Bottom-up education quality improvement with a mobile app!


 Presenter (s) Mark Hoeksma, Edukans; Sila Ünal, University of Amsterdam; Amber van Heinsbergen, University of Amsterdam; Annemijn van Zijverden, Utrecht University; Anouk Kopp, Utrecht University; Isabel de Haan, Utrecht University

In many low and middle-income countries, the focus in education improvement has shifted from access to quality. The need for simple and psychometrically sound instruments to assess education quality is well-recognised. ICT applications could increase efficiency, stakeholder participation and unlock process-improvement through data-aggregation, but this potential is scarcely utilised (Solar, Sabattin & Parada, 2013). Against this background, an international education NGO from the Netherlands, has developed an online mobile app for school assessment and tested it in Ethiopia and Suriname. The tool is both standardized because it defines school quality through a set of fixed indicators as well as participatory as it promotes a bottom-up approach (Cheng & Moses, 2016). It involves all stakeholders to work together in a school assessment procedure resulting in action points for school development. It focuses on quality in five domains: learning environment (LE) , teaching (T), learning (L), school leadership (SL) and parent and community involvement (PC).

This poster provides a theoretical framework and presents the findings of two empirical studies that were carried out in 2019. In both studies, a comparison was made of the implementation of the application in Ethiopia and Suriname. The first study looked at the extent to which working with the app supported a bottom-up approach. The second study focused on the reliability, construct validity and consequential validity of the definition of quality in the above mentioned five domains.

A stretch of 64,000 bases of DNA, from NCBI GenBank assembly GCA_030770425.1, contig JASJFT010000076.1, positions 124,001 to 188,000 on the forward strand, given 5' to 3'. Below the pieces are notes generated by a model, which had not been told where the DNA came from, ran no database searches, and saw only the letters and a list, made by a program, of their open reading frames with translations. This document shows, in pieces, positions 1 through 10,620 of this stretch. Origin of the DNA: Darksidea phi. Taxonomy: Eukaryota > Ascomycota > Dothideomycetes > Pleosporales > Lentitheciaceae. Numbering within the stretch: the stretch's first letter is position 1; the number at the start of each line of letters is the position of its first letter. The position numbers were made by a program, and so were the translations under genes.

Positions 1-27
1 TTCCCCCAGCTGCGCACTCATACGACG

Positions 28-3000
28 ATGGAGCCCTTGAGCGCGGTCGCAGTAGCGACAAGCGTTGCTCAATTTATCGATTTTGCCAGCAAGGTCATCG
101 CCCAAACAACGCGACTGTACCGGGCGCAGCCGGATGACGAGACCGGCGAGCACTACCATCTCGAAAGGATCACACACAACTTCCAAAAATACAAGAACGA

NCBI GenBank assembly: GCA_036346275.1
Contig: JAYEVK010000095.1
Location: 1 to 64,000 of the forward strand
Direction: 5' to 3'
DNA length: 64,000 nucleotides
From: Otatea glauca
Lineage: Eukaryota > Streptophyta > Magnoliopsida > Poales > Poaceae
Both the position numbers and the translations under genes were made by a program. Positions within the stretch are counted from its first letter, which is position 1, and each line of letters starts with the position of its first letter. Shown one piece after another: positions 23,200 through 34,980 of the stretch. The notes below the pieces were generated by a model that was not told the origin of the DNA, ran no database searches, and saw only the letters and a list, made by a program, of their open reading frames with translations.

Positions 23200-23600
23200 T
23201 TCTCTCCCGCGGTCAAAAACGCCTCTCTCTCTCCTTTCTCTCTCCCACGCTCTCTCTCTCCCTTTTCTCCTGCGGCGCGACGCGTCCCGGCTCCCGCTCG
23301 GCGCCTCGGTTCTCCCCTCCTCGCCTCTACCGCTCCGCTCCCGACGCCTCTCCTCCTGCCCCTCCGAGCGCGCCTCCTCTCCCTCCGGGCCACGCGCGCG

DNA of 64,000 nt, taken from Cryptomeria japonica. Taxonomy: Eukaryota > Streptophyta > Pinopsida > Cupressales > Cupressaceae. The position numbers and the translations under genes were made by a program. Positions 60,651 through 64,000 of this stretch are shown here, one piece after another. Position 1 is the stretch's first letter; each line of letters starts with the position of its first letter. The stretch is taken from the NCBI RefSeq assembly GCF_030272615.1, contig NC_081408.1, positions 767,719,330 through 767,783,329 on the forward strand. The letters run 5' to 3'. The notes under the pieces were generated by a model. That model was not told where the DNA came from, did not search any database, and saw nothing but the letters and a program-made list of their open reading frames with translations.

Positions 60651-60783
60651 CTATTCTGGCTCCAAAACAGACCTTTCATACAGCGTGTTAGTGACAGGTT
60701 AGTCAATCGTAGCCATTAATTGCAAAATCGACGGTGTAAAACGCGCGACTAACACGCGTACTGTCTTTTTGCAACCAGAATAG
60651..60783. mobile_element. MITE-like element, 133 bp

Construct validity was defined as the extent to which an assessment instrument elicits what it intends to measure (Messick, 1995). Consequential validity is was understood as meaningfulness, fairness, and transparency of the assessment procedure (Cizek et al., 2008, Frederiksen and Collins, 1989, Linn et al., 1991). For reliability, quantitative analysis of the internal consistency of the scales was carried out. Qualitative data collection methods were used to gain insight in the extent to which participatory approaches were applied and to gain insight in the validity of the instrument.

The results of the first study showed that the app supported a bottom-up approach in both country contexts. However, in many cases parents and community members were reticent in interacting. Particularly in Suriname many felt restraint to express. The reliability of the assessment instrument proved sufficient in both countries. The results also indicated the construct validity in both contexts was reasonably strong although in Ethiopia the users missed several indicators that in their perception were crucial (e.g. government education policy). The findings on consequential validity were mixed. Limited time for preparation and the novelty of working with a tablet were found to be obstacles for fairness, meaningfulness and transparency.

The results highlight the importance of understanding the often complex local contexts in the use of the app and lead to recommendations for strategies for training and contextualised use.

2 Responses

  1. Connor

    This is a fascinating piece of research, thank you for sharing. What compelled you to sample schools in Ethiopia and Suriname? Did you conduct a needs assessment before testing the application in these locations? And how did you react to the stakeholder reticence?

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